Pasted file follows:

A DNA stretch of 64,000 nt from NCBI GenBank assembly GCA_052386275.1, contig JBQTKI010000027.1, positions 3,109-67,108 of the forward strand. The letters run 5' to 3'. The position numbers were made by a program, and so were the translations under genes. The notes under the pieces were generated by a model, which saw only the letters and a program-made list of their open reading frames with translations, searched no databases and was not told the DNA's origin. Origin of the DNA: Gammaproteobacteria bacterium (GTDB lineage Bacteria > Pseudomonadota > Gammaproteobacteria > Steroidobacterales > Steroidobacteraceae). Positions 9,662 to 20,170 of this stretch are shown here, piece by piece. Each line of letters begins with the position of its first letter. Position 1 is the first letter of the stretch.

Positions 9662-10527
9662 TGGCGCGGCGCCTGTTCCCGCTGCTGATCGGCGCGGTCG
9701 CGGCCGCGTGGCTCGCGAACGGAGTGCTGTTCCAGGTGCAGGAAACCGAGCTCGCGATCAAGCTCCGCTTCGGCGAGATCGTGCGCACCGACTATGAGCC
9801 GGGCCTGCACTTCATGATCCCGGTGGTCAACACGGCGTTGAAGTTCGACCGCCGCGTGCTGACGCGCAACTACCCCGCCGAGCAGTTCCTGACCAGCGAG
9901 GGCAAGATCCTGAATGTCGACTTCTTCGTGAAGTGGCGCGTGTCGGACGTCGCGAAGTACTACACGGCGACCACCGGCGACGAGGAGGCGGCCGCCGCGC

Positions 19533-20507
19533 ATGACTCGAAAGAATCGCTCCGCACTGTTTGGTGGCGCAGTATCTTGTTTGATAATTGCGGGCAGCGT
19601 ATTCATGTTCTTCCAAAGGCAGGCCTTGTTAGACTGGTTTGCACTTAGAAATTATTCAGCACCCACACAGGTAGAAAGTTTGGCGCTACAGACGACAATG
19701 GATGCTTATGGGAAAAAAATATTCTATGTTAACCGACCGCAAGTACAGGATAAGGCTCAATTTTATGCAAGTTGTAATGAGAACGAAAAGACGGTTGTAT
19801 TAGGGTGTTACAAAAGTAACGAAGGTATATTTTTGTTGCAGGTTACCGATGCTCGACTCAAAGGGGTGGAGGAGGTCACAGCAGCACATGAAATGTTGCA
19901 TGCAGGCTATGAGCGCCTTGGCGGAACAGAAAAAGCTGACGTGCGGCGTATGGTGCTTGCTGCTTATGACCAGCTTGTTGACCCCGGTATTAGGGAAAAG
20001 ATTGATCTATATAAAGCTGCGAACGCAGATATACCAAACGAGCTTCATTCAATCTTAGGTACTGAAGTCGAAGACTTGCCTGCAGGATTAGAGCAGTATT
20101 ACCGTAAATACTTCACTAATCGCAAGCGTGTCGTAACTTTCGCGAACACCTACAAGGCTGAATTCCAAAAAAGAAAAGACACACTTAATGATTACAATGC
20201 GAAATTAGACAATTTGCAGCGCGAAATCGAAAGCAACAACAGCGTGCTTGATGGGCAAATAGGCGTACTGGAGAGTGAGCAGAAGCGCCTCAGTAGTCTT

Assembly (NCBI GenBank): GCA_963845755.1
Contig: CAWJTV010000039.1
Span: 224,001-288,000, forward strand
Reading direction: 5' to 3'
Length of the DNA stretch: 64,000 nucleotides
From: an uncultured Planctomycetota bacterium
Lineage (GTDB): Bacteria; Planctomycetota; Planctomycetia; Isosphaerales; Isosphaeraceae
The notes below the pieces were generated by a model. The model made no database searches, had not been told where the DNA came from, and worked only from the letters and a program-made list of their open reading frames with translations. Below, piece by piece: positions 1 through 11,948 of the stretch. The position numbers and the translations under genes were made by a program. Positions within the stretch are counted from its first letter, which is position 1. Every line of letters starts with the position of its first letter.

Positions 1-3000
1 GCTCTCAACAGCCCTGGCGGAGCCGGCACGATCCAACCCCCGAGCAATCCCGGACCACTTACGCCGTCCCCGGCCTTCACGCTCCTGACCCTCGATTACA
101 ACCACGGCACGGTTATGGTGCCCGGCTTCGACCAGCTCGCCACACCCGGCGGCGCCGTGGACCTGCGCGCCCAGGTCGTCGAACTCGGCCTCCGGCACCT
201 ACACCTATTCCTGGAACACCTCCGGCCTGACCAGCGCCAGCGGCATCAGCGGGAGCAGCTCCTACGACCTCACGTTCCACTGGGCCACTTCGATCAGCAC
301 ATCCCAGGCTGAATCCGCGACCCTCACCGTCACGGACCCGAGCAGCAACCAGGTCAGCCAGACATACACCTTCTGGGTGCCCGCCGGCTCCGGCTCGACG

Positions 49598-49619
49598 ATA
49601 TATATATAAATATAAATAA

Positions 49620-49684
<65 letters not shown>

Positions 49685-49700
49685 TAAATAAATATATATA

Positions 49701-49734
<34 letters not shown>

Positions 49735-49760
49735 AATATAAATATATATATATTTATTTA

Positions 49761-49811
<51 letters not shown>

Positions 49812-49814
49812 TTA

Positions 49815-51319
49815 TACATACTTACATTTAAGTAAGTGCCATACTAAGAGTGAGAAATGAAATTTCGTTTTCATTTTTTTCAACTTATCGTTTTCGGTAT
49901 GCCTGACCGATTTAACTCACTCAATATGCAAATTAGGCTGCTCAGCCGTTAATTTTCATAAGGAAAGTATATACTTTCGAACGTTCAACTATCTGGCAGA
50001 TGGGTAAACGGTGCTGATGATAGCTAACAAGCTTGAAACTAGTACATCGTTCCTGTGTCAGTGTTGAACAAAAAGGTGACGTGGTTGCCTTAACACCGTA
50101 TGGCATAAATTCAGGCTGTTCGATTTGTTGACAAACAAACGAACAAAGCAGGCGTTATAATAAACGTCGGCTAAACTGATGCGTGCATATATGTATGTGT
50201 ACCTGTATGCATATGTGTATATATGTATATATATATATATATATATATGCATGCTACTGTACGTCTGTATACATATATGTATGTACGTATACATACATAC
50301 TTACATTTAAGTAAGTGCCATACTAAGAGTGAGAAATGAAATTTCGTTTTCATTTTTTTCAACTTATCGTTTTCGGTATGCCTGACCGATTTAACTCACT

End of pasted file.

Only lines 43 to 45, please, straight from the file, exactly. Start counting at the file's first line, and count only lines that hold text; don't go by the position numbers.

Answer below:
49812 TTA

Positions 49815-51319
49815 TACATACTTACATTTAAGTAAGTGCCATACTAAGAGTGAGAAATGAAATTTCGTTTTCATTTTTTTCAACTTATCGTTTTCGGTAT